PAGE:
Arusha Peace Agreement Rwanda Pdf

The agreement also worried many soldiers who feared a general demobilization following the military merger provided for in the agreement. This goes a long way in explaining the genocide that followed the following year. [7] The Arusha negotiations were made more difficult by divisions between political parties within the Rwandan government delegation. This is apparent from the various reports of the American observers (document 8) and the reports of the Rwandan delegation referred to President Habyarimana in Kigali (document 14). The most important disagreements were: how the military would be integrated, what would be the size of the overall force, and what would be the shares of the RPF and the former government forces that would constitute the new Rwandan armed forces (document 9). The RPF and the Rwandan government also disagreed on how to vote, on which soldiers and officers to demobilize, how to successfully reintegrate them into society, and on the security issues related to the demobilization process (document 7). October 17, 1990 – Summits begin to peacefully resolve the conflict The talks were conceived as power-sharing negotiations between the rebels and the Rwandan government and resulted in an agreement that favored the Rwandan Patriotic Front due to disagreements within the government. The government delegation was led by opposition Foreign Minister Boniface Ngulinzira (MDR) until President Habyarimana replaced him with Defence Minister James Gasana (MRND) in January 1993. [5] The Arusha Agreement removed many powers from the post of president and transferred them to the transitional government.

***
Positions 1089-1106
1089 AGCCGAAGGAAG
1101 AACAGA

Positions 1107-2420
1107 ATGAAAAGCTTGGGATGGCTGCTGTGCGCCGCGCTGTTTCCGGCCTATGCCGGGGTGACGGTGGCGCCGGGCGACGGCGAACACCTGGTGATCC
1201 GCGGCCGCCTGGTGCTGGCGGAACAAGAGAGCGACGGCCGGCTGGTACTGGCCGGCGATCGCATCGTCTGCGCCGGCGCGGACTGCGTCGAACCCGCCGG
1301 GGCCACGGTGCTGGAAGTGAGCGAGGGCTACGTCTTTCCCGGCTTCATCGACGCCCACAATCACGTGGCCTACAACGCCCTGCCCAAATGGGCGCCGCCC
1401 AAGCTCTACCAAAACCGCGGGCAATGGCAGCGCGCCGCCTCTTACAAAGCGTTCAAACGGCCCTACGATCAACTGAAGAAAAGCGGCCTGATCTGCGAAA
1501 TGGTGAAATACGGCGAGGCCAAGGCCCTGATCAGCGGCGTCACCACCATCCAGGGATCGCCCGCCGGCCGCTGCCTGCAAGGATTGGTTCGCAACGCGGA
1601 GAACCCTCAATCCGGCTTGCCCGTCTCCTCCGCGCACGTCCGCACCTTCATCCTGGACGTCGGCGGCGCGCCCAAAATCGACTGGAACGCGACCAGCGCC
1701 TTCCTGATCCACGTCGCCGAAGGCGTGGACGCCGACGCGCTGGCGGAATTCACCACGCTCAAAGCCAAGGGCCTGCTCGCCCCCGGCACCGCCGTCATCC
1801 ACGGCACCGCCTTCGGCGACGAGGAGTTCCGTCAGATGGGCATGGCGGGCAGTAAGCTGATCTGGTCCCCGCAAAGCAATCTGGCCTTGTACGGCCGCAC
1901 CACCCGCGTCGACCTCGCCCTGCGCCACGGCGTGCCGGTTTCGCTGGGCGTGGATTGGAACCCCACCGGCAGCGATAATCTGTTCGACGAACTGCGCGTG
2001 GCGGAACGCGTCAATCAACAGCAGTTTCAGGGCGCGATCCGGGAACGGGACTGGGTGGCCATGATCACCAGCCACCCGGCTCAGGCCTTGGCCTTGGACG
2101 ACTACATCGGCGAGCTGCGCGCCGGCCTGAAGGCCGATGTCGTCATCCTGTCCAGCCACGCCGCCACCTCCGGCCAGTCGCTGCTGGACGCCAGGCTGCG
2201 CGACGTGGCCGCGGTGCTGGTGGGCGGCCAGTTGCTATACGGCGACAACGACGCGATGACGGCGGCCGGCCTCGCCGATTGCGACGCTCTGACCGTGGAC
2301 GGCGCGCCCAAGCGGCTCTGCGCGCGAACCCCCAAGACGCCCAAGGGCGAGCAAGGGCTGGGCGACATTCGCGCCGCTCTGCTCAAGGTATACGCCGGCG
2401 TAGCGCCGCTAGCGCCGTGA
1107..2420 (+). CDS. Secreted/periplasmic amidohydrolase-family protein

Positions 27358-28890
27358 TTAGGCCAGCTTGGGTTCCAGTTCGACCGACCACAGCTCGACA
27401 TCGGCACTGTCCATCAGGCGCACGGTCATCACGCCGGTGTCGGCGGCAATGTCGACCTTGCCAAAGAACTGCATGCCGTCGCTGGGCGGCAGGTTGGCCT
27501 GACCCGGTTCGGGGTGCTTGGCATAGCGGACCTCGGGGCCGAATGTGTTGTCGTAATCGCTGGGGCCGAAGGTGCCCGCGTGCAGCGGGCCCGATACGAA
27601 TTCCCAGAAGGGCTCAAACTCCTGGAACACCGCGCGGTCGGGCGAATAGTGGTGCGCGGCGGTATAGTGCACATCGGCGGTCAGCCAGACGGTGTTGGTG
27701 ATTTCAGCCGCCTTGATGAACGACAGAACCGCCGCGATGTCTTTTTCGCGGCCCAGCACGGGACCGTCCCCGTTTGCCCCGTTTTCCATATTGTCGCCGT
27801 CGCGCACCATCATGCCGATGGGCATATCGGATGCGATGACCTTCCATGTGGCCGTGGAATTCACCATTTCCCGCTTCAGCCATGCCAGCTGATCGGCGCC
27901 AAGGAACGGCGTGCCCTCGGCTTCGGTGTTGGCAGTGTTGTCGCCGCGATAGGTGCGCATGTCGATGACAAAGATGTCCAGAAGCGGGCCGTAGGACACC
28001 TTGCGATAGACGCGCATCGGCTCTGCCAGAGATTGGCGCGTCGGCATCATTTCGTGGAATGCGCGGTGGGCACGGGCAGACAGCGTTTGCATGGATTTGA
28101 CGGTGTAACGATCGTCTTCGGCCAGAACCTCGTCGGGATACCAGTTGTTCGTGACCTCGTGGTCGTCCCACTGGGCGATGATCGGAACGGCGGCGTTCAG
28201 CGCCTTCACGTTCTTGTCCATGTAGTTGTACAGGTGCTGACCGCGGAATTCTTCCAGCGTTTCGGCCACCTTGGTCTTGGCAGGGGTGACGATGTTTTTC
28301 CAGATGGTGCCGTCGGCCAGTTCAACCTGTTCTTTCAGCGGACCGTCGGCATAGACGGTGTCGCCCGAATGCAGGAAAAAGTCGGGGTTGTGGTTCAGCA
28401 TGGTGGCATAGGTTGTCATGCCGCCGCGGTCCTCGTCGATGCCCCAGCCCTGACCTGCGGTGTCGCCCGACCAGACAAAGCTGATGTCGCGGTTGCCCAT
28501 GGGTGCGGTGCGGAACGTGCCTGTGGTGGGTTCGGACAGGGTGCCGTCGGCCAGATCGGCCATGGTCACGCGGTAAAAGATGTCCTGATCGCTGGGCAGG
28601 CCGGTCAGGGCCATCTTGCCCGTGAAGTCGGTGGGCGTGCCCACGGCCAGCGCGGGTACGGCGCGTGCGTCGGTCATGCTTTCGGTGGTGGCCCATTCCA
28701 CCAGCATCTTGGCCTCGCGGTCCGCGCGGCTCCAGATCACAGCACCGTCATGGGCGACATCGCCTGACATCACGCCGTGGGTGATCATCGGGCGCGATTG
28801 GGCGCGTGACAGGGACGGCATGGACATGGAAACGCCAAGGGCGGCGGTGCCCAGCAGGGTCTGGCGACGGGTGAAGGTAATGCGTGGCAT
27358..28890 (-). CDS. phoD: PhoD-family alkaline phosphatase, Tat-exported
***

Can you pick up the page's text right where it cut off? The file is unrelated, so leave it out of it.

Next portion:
In a speech delivered on 15 November 27, 1992, Habyarimana described the Arusha Accords as “pieces of paper” and mocked his opponents who had avoided elections. After AndrĂ© Guichaoua. This did not reflect opposition to the peace agreements as such: in May 1992, Robert Flaten, then U.S. Ambassador to Rwanda, wrote to Washington about the talks and strategies for peace negotiations between the Rwandan government and the RPF. The RPF demands that the United States be present at the negotiations “because of doubts about the neutrality of the French”. The United States only agreed to participate if all parties, including the French, were “ready for U.S. participation.” U.S. Ambassador to Rwanda David Rawson answers a question from the State Department to explain why Rwanda should be endowed with Economic Support Funds (ESF) and why support for the demobilization program is important. Rawson writes: “On both sides of this conflict, there is a total consensus on the need for demobilization, the importance of demobilization to the peace process, and the usefulness of demobilization as an instrument in a reconstruction process.



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